- Enigma Variations, for orchestra, Op. 36
- The Dream of Gerontius, oratorio for soloists, chorus & orchestra, Op. 38
- Grania and Diarmid, incidental music, Op. 42: 1. Incidental Music
- Grania and Diarmid, incidental music, Op. 42: 2. Funeral March
- Pomp and Circumstance March No.4, for orchestra in G major, Op. 39/4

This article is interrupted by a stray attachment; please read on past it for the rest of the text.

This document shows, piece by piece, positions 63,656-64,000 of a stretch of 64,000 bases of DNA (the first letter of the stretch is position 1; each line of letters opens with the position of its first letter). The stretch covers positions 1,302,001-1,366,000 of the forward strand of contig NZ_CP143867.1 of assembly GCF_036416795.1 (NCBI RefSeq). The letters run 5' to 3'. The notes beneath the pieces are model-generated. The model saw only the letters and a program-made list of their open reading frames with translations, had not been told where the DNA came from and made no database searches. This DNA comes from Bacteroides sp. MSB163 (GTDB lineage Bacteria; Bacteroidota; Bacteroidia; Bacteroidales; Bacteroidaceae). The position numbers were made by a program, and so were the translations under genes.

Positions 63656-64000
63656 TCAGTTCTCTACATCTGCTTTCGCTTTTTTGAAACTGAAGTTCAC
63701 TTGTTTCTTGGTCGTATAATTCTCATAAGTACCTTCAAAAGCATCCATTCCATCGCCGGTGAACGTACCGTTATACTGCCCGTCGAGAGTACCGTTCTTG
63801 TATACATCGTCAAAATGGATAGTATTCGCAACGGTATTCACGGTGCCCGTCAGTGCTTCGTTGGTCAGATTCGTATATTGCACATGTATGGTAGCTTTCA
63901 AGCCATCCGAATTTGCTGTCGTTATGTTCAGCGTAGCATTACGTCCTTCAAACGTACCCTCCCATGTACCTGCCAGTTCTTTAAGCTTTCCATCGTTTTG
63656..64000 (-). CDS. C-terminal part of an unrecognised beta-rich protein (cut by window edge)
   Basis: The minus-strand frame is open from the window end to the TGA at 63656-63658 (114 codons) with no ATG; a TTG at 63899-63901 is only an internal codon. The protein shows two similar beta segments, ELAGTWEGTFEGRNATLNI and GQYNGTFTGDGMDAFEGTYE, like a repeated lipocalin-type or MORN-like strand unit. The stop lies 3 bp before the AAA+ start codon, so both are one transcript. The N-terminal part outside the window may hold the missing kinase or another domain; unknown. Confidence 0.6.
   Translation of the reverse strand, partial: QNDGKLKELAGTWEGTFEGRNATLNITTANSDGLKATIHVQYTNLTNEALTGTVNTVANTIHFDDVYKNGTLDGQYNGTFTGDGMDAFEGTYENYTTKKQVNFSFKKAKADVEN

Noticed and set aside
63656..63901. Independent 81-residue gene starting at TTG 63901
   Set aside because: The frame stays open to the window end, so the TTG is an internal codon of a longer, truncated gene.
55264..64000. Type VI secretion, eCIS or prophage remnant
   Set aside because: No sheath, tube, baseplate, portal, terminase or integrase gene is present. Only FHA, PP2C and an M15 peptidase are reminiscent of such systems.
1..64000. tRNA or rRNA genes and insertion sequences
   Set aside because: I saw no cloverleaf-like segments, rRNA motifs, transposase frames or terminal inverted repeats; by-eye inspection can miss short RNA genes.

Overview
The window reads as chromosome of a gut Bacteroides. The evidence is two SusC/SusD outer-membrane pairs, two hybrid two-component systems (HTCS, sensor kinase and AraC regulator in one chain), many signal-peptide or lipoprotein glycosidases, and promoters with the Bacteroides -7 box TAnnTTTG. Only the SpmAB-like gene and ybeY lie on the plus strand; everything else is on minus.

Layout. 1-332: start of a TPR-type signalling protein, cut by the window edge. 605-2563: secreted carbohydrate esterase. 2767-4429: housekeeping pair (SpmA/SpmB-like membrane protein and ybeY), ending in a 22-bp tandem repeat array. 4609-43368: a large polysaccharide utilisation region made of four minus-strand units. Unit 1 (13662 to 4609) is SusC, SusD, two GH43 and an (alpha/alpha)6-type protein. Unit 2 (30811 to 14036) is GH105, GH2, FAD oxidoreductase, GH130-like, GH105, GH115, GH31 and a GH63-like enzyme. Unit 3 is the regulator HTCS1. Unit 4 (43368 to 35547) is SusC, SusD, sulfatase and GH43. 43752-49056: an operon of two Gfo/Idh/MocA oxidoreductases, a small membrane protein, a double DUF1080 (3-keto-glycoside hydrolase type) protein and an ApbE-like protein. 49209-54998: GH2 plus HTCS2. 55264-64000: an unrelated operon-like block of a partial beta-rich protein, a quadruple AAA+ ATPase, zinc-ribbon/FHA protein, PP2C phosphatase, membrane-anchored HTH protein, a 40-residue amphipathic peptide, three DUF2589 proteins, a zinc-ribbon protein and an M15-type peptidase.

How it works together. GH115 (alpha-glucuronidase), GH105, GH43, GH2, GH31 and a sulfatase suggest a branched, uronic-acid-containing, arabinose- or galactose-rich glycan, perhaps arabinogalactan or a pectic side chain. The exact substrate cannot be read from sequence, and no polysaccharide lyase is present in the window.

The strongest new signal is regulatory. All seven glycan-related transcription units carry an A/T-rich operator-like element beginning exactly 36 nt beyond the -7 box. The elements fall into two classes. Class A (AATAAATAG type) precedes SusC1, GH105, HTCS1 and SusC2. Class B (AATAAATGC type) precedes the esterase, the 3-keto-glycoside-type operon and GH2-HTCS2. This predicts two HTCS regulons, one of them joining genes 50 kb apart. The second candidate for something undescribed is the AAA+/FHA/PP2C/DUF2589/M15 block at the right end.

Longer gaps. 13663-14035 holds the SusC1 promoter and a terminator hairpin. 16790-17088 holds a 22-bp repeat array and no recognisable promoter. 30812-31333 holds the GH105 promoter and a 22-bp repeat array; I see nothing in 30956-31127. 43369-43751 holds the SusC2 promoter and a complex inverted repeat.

For EMI, the label that had already made a series of ever more opulent and magnificent recordings of Elgar's oratorio "The Dream of Gerontius," the temptation to try again in 1986 must have been irresistible. Mezzo-soprano Janet Baker, who starred in Barbirolli's 1964 recording, was still professionally active in 1986, and so were fellow veterans baritone John Shirley-Quirk and tenor John Mitchinson. Conductor Simon Rattle, whose youthful audacity and charisma were said to rival Leonard Bernstein, was then the great hope of the English. Add to that the availability of new digital technology, which promised an even more opulent and magnificent recording, and the stage was set. It didn't altogether work out. While one hears hints of their prior glory, the soloists were simply too old to sustain Elgar's heroic melodies. Baker sounds hooty, Shirley-Quirk unsteady, and Mitchinson weary. Rattle's charisma gets him through the tough spots like the "Demon's Chorus," but his audacity is missing here, and instead of ruthless iconoclasm, there's sanctimonious tradition. Imagine the final scene from "Parsifal" cross cut with bits from the second part of Mahler's "Eighth" performed with complete sincerity but no excitement and you have an idea of what to expect. The City of Birmingham Symphony Orchestra and Chorus perform admirably in music that's almost but not quite over their collective heads. And the digital technology does not yield opulence or magnificence, but merely a bigger signal with a wider dynamic range. Before and after "The Dream of Gerontius," EMI has included Rattle and the City of Birmingham Symphony's 1993 recordings of Elgar's "Enigma Variations" and incidental music from "Grania and Diarmid." And at the end of the second disc, EMI tacks on Rattle and the Berliner Philharmoniker's 2002 recording of Elgar's "Pomp and Circumstance March No. 4." Rattle's rough and ready "Enigma" comes off better than his dismal incidental music, but with the brawny Berlin musicians parading in full regalia, Rattle leads a Pomp and Circumstance that will rattle the windows and shake the walls.